We may claim to support ethical products, but do we?

A study explores the gap between stated intent and what we buy

If asked directly, most people will say they support the concept of ethical business and ethical products. But when it comes to supporting ethical products at the checkout, a large number of us fall short.

Just when we have the opportunity to act on our convictions, many of us disregard our stated moral stance and go for the product that is available, attractively priced, or simply desirable. In most cases, the final choice is an unconscious one.

This split between attitude and action is the subject of a recent paper, Not Walking the Walk: How Dual Attitudes Influence Behavioural Outcomes in Ethical Consumption, co-authored by Nitika Garg, an associate professor at UNSW Business School.

Garg’s area of interest is consumer behaviour, and with her research colleagues – Rahul Govind, Jatinder Jit Singh and Shachi D’Silva – she sought to gain a better understanding of the ‘behavioural gap’ between what people say and what they do.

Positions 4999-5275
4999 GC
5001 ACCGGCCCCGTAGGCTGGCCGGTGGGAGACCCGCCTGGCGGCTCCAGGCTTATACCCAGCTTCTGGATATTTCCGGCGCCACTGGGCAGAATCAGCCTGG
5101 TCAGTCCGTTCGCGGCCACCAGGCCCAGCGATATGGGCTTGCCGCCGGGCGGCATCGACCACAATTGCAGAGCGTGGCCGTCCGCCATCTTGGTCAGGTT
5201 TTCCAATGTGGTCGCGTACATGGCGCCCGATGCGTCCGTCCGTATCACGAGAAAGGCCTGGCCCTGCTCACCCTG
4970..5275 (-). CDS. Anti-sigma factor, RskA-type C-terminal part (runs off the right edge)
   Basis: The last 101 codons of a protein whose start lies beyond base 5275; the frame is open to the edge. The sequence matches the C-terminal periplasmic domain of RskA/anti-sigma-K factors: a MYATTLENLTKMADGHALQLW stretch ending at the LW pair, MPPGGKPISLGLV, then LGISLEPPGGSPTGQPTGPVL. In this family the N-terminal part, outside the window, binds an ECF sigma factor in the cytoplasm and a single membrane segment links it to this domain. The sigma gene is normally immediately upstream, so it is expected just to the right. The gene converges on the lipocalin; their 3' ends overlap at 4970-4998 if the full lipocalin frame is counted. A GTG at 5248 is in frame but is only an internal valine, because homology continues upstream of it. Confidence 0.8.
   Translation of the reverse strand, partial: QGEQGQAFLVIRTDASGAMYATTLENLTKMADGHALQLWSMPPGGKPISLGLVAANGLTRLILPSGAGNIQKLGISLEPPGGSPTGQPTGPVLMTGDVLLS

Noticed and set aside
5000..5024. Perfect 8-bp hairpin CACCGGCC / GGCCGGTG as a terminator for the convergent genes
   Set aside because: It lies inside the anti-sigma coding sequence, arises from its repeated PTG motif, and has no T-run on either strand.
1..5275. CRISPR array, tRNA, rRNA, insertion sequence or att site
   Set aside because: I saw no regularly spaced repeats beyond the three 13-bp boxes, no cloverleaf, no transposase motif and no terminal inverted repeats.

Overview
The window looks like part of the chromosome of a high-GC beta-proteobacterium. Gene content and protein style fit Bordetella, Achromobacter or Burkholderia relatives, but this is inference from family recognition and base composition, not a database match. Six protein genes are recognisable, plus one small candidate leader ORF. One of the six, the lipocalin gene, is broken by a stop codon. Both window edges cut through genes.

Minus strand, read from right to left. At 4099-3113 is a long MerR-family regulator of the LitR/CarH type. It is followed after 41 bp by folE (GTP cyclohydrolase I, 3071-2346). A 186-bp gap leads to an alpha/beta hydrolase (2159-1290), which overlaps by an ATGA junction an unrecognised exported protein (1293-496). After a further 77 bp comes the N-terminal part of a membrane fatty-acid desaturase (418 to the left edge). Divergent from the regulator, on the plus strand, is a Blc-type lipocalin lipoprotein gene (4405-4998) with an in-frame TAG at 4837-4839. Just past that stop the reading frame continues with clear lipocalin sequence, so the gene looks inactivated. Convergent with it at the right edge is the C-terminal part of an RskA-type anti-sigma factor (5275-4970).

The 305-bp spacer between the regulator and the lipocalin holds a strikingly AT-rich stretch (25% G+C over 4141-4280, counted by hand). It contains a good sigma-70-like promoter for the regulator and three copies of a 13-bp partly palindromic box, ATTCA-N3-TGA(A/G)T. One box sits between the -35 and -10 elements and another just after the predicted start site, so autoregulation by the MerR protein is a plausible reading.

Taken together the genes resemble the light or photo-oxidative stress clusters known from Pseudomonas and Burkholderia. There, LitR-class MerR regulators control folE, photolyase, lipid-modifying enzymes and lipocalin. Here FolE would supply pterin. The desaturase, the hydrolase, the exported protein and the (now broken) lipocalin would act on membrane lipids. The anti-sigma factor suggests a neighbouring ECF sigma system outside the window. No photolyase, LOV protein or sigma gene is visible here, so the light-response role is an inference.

“Multiple surveys have shown that people want to reward ethical behaviour,” Garg says. “But when that comes to actual choice behaviour in the market, this is not being reflected.”

For example, a study of European consumers found that while 30% said they cared about ethical consumption, only 3% of their purchases reflected this concern. Similarly, 25% of New Zealanders said they were influenced by ethics, but actual sales were closer to 2%.

However, there has been some “movement in the needle” in recent years. Shoppers spent €5.9 billion ($8.8 billion) on Fairtrade products in 2014, a 23% increase from 2012 and a huge increase on the €0.8 billion spent in 2004. In the UK, sales of ethical foods accounted for 8.5% of all food sales in 2013, while the figure for the US was 9%.

But contrast that with countries such as Japan, China and India, where in 2012 ethical foods comprised less than 1% of total sales.

'Implicit behaviour is created from multiple situations and experiences with the brand or the object'


Implicit and explicit

In two experiments, Garg and her colleagues tested the idea that people hold two kinds of attitudes that can have an impact on their behaviours: explicit and implicit.

Explicit attitudes are more influential in the short term and are more reactive to stimulus, such as from positive or negative media coverage. Implicit attitudes are created over a longer period and are thus more durable and a stronger predictor of actual behaviour.